Tony Finch wrote:
The point of the certificate is to authenticate the name that the user
typed in. If you don't authenticate the right thing then you will fail to
detect attacks, for example, if an attack on the DNS produces a bogus name
-> IP addres translation and the attacker has a valid certificate for
that IP address.
I don't know why some certificate bear the IP _instead_ of the FQDN;
could do both.
The same problem applies to the MX mail domain -> hostname mapping, where
TLS is insecure because authenticates the target not the source.
Do you mean the server requiring the client to STARTTLS?
If not, I think most server software can easily be modified so as to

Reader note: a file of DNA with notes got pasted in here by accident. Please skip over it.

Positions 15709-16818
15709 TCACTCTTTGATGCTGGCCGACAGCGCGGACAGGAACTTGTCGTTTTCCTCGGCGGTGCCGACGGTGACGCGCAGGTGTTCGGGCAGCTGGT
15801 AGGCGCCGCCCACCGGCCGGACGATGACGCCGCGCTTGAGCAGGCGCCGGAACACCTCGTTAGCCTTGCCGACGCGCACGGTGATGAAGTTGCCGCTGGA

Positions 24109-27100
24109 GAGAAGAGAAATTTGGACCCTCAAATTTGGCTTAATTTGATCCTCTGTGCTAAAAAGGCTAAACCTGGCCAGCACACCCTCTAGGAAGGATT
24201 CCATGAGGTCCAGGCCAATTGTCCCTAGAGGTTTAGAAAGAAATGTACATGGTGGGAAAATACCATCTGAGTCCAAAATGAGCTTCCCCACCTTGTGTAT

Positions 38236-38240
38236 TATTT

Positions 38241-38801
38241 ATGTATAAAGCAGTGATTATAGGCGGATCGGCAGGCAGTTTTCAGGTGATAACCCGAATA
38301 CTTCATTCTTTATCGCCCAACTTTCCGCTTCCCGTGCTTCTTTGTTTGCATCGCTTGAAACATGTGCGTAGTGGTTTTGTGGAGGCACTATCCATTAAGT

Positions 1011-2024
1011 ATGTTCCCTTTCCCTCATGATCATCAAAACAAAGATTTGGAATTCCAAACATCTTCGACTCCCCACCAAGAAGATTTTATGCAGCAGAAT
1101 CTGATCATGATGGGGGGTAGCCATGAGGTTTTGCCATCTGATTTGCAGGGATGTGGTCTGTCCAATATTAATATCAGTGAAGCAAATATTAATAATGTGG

accept client certificates, if it doesn't accept them already. They
are usually not _required_ to avoid handshake failures (e.g. the MDA
software in turn asking the users which certificate they want to upload.)
Alternatively, after some sort of forwarding agreement has been
established between two servers, in a TLS session it is possible to
use rfc 4954 to say something like
MAIL FROM:<original-envelope(_at_)example> AUTH=distinguished-relay
The distinguished name of the relay should help the spam filter in
either case. After authentication, it makes little difference if it
comes from the certificate or from a command parameter.